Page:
The Deep Creek trail is a bit scary. It drops off the backside of our development into a beautifully lush forest home to a number of wildlife that likely used to live where my house is now. I envision these animals as angry. And I just know that one of these days there's going to be a cougar "incident" with a jogger or biker. One friend I have in the neighborhood refuses to ride this trail alone. And he's from South Dakota, a red state! And he drives a huge truck! Guys in big trucks from the Dakotas aren't afraid of anything. If he says not to go down there, there ought to be a reason, right? I've ridden this trail a dozen or so times now and never had any problems, but it was dusk. Would I be OK returning in the dark? I have my lights with me, but that will only help me see the whites of the maneater's eyes as he chomps down on my jugular.
These were the thoughts running through my head as I descended into the no-go zone. I was trying to sing along with The Beastie Boys as "Time to Get Ill" blared through my headphones, but my mind kept drifting back to large felines. And protective bear parents.
Just as I was braking for the first really tight left-hand switchback, a large female deer came walking around the blind-corner toward me. She wasn't more than 10 feet from me, well within Sergio Garcia's spitting range, when I first spotted her. The instant I saw the beige coat, I immediately thought... Well, you can probably guess what my thought was. Fortunately, at that range there is no mistaking a deer for a cougar and the urge to piss myself only lasted 1/10 of a second. A funny thing about this deer though; she wouldn't back away. She just stood there staring at me. She looked over her shoulder, looked at me, and then gave me a look that said, "Are you going to get out of my way, or what?"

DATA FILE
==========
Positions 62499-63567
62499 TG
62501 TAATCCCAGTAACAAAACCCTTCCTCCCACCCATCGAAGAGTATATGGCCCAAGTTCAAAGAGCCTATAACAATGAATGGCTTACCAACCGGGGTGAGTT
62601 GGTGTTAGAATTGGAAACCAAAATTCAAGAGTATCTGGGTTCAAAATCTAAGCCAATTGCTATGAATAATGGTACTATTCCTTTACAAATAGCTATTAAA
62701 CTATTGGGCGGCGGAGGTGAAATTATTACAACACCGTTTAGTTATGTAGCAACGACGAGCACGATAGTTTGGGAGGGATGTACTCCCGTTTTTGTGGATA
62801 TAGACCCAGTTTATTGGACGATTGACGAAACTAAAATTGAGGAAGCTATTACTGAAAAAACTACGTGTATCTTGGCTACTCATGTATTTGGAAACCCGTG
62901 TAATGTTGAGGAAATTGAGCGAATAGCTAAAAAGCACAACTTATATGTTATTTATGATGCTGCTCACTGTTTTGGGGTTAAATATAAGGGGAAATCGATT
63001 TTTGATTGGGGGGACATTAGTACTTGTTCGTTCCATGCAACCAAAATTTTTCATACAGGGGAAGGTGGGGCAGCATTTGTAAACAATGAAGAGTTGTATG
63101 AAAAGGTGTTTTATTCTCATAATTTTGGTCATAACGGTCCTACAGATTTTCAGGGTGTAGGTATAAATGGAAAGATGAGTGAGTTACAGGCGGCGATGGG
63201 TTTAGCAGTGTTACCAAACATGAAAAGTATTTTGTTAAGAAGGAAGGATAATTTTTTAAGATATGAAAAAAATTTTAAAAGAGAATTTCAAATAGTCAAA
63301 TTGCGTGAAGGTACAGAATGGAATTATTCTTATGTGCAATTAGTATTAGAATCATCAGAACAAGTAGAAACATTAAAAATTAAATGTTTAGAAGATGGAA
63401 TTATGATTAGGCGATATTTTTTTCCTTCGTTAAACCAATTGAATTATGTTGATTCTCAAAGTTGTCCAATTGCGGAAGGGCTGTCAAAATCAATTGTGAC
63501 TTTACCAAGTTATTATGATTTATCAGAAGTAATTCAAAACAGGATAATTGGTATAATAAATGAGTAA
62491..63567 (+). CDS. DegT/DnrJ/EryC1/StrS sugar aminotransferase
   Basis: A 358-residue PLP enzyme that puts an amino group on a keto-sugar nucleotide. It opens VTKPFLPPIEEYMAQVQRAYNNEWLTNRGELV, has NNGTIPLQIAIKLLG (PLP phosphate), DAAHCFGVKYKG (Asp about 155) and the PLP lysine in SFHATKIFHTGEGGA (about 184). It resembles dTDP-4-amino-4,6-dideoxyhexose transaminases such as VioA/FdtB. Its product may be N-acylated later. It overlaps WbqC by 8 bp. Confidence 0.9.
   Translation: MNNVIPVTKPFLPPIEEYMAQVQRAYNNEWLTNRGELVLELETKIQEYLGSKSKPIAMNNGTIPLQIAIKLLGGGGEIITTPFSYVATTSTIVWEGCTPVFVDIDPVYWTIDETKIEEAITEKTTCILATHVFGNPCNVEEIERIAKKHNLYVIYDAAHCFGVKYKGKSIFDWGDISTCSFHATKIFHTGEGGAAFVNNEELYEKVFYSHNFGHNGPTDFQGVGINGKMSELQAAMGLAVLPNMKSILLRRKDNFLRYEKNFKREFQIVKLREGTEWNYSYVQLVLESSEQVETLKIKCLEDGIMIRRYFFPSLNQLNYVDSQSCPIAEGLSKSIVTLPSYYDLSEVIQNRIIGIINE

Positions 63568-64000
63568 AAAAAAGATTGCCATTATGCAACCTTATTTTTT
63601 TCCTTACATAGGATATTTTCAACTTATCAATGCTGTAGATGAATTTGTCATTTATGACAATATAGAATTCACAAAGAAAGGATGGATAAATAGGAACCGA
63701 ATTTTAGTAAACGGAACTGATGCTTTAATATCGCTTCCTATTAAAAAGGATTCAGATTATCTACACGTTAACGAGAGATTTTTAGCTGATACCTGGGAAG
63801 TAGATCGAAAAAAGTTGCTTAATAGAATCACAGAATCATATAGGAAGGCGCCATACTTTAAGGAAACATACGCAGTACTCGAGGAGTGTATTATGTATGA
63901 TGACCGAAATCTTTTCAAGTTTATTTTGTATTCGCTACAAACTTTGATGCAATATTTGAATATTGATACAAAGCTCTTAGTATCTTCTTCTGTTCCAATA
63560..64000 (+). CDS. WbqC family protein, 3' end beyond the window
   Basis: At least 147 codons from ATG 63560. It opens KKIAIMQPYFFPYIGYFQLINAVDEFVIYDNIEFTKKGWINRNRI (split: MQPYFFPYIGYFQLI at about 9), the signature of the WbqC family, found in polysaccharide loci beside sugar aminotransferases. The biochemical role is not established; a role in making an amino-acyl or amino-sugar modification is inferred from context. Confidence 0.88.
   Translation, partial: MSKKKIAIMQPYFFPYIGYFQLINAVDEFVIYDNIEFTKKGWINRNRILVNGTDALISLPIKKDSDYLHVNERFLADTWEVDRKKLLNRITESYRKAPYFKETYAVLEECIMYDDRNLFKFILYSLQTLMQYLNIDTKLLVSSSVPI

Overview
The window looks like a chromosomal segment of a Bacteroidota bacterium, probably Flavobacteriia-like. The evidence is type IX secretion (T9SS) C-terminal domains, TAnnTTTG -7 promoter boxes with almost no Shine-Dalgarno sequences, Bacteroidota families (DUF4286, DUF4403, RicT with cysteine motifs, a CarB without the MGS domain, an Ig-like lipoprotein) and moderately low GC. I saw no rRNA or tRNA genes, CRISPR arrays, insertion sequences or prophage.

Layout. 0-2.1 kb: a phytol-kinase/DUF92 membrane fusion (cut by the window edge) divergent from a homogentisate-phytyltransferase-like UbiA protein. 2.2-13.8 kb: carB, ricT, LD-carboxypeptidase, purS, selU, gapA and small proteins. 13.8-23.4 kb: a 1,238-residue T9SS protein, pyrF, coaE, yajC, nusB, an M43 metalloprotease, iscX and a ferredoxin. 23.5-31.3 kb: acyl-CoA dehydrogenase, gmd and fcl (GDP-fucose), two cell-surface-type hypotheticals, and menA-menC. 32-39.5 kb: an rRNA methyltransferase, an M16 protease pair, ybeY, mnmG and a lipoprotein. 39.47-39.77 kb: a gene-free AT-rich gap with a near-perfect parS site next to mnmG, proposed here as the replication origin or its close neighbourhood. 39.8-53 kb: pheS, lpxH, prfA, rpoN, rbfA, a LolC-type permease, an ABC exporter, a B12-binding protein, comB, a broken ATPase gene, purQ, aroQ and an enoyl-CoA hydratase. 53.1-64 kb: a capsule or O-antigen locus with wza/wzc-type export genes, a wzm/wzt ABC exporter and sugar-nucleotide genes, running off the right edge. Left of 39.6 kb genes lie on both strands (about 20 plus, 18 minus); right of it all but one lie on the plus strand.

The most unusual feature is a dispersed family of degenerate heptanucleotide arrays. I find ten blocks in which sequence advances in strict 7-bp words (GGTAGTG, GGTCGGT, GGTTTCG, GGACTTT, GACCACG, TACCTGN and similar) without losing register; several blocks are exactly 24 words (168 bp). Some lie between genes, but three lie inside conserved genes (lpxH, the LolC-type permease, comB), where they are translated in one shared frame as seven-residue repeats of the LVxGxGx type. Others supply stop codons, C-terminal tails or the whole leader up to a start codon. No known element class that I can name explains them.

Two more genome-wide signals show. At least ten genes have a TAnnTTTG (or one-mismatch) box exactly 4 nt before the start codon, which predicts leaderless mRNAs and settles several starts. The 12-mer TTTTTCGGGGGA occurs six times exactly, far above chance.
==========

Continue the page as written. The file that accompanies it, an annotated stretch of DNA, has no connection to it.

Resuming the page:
I eased off the brakes and slowly rolled toward her and finally, when about 5 feet from her, she turned around and walked ever so slowly down the trail with me literally on her tail. This annoyed her and she took a big hop into the hillside and turned around to stare at me. Actually, correct that, she glared at me. How dare I make her get off the trail! I stopped my bike and stared back. I was almost close enough to hand feed her a Cliff Blok, but thought better of it. After all, I still may need to bribe a cougar with them later on. I finally got tired of playing Don't Blink with the local wildlife after a lengthy thirty-second stare-down and continued on my way. By now the rain was coming down pretty hard and Pete Townshend's "Let My Love Open the Door" began playing on the iPod. Great song. I bombed down the rest of the trail, did an out and back on the very slick switchbacks near Raging River -- cleaned every one of them and the exit trail without dabbing, thank you very much -- and worked my way back up Deep Creek to home.
Tonight's ride may have been canceled on account of the weather, but I didn't let that stop me. I got to ride 20 miles of trail, climb 1500 feet, and meet one very precocious deer, all without really leaving my neighborhood. I finally realize why they call this place a "master planned community". I'm not leaving.